No one really wants to be stretched. Especially, not when it goes beyond what feels comfortable. There’s a certain out of control feeling when someone is pulling me and I don’t have any say-so in the how-far-they-go-until-they-stop. If you have ever suffered an injury or undergone surgery and then rehabbed in physical therapy, you know what I’m describing. Pain of a healing sort.
But once you get your range of motion back, you get to start on the strengthening. There are lots of ways to do this. Machines. Dumbbells. Steps. But when you’ve served your sentence you get sent home, often with a lovely parting gift. A resistance band. This band is meant to be your home exercise companion. And it comes with a wonderful secret:
When you stretch it, it strengthens you. A kind of reverse mentality. A give and take sort of relationship, gentle, safe and responsive. It pulls back on you with the force you apply.
Recently, I have been engaged by the folks at Upper Room ministries to address the relationship between body and soul, a connection I find inseparable. I’m a bit unusual in this realm. Religious folk tend to start with the soul and add the body. I tend to start with body and somehow the soul always speaks up for me. I thought the resistance band would be an easy way to make this connection.
So, I designed a simple prayer routine using the band and the words to the praise song, Spirit of the Living God. My daughter Stephanie’s lovely voice accompanies me.
My movement is prayer. The words are prayer. The music is prayer. But it gets better. At the end of this prayer/exercise routine, as the music ended and I rested the band down, I discovered the most amazing thing. I could feel the muscles that had moved the band. The effort, the stretch, the exertion of prayer was still with me. I literally could feel the prayer.
Of course, I had to try it again. Now I was aware of the energy, the symbiosis, the connection of stretch and strengthen, relax and feel stronger. It became fluid, flowing, moving. One motion into the next. Body and soul, together. Who in the world would think of something so simple? I think I know.
My thanks to the folks at the Upper Room for honoring my idea (and unusual approach) and inviting me to join them at SOULfeast 2013.
First Thessalonians (5:17) says it clearly: “Pray continually.” I assume that means 24-7, 365. So, if I understand that correctly, that means my life should be one continuous prayer. Praising. Confessing. Thanking. Asking. But I think there’s more. I think God wants me to be going about His business here on earth, too. So, if God expects me to pray without ceasing, He must have designed me to be doing and praying at the same time. Multi-tasking.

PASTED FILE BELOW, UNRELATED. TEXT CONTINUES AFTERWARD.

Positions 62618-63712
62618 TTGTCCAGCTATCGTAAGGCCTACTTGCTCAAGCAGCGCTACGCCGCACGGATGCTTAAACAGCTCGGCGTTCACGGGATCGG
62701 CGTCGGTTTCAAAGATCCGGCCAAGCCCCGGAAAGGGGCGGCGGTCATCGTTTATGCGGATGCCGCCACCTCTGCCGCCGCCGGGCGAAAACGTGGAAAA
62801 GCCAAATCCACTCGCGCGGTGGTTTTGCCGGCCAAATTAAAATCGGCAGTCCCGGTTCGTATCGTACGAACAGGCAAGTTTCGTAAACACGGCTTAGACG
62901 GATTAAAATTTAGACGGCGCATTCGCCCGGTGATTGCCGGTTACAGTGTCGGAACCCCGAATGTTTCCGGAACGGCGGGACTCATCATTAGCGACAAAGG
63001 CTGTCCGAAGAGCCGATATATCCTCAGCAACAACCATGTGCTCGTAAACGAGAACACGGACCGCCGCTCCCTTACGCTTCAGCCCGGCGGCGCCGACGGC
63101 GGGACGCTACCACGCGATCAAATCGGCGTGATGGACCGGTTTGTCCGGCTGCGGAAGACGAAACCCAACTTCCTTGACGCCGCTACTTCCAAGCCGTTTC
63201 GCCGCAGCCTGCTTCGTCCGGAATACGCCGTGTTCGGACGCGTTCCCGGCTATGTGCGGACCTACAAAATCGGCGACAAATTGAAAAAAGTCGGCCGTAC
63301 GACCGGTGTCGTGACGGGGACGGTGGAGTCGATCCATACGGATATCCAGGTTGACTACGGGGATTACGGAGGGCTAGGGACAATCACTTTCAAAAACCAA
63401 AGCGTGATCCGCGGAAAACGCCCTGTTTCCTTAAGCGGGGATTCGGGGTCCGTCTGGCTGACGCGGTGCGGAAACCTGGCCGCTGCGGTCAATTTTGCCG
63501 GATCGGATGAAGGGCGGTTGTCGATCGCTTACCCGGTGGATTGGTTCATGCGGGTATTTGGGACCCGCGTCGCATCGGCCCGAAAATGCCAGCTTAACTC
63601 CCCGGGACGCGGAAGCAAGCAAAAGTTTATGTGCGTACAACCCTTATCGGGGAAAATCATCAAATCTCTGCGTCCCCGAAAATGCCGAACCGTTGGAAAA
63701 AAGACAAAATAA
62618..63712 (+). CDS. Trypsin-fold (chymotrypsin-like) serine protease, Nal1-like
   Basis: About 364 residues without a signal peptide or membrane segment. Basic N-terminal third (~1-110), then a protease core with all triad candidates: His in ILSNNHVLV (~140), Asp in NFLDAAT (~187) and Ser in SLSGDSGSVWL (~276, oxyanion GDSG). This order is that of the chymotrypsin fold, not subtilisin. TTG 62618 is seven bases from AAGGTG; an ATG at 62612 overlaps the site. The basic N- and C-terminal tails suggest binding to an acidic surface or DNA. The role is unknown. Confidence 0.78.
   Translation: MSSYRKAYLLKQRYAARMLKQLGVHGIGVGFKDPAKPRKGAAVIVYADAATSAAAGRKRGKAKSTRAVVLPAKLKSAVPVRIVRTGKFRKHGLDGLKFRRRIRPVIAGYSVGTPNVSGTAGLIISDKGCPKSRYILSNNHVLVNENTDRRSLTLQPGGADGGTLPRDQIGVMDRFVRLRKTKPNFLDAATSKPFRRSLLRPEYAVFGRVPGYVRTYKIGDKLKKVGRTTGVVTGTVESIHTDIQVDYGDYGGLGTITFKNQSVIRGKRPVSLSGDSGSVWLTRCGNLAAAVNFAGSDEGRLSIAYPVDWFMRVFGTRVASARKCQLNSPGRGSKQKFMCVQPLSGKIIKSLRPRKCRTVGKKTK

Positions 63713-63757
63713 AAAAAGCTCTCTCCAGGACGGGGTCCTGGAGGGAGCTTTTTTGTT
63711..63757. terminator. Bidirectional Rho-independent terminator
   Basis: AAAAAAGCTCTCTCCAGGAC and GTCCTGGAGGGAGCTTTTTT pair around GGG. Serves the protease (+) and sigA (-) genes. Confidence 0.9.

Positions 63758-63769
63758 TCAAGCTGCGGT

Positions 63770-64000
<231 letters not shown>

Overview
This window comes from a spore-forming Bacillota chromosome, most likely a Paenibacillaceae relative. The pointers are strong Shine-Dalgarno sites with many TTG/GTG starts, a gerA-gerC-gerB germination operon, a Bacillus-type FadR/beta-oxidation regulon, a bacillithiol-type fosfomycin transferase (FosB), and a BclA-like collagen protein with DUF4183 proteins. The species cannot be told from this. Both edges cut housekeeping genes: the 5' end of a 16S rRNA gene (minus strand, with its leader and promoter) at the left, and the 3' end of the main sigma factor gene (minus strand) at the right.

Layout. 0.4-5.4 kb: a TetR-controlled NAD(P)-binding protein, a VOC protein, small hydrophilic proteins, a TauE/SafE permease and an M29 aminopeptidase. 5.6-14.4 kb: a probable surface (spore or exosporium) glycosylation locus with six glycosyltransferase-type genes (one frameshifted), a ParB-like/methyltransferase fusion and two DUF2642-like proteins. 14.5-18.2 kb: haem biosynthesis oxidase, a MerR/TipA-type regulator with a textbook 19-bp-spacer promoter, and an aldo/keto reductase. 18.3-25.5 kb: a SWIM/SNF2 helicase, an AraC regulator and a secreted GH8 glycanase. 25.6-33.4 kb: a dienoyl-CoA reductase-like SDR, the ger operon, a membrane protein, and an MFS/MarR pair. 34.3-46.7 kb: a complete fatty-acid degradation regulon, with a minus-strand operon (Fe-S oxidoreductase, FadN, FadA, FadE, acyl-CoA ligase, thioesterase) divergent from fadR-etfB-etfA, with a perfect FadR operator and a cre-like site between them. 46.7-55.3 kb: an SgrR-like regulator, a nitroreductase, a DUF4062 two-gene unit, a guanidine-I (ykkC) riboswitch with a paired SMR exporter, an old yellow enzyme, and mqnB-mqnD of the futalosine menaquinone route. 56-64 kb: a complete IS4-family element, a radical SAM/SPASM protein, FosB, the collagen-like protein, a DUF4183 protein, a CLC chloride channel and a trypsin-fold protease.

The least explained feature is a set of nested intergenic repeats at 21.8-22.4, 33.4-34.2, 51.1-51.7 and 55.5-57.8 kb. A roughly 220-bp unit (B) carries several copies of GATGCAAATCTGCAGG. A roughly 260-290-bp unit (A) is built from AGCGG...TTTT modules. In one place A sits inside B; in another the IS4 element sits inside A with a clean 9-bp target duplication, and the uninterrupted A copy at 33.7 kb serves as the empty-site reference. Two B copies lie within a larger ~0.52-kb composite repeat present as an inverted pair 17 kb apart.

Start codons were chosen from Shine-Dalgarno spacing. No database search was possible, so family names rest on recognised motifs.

We’re good at multi-tasking these days. Texting while driving. Shopping while chatting. Pretending to listen while we’re thinking of the 100 things we really should be doing. Actually I don’t think any of those things are truly mulit-tasking. I think we ping between things to accomplish those. In and out of our circumstance. Text, then look to see if the traffic is moving, then back to text. Yes?
So I guess it’s natural to see prayer the same way. Pray, then do. Pray, then go. Pray, then speak. But if God actually wants us to pray continuously – without stopping – that means we must have been made for this. In fact, it may be the one thing we can truly multi-task.
Except we don’t. We treat it as we do all the things we multiply. Add it to the list and then check it off. Perhaps we’re a bit better and weave it in throughout. But that’s not continuous.
If, just for the sake of argument, I could pray AND do at the same time, what would that look like? The prayer form would have to keep changing along with whatever I was doing. If I was talking, prayer would be in the words. If I was listening, prayer would be in the listening. If I was moving, prayer would be in the motion. If I was writing, prayer would be in the recording.
Not, first this then that, but both together…at the same time. That would be life lived completely God’s way.
I pulled out my resistance band yesterday (it’s a stretchy band that I use for my own exercise and in fitness activities I do when I lead groups) and choreographed motions/exercises to the hymn ‘Spirit of the Living God.’ I pull it. It resists. I pull harder. It moves. The give and take of exert and respond in the rhythm and movement of words and song. The song ends…”Spirit of the living God, fall afresh on me” and I bring the band, taut between my hands, down to rest. In that moment I can feel the residual effects of the resistance and the stretch I’ve just performed. I can literally feel the prayer I have just prayed, and I am stronger.
I have been strengthened in prayer. That is multi-tasking, and I think God is okay with it.
**Thank you to the folks at the Upper Room and the Global Board of Ministries who invited me to participate among them at SOULfeast 2013 this year. This inspiration is the fruit of that invitation.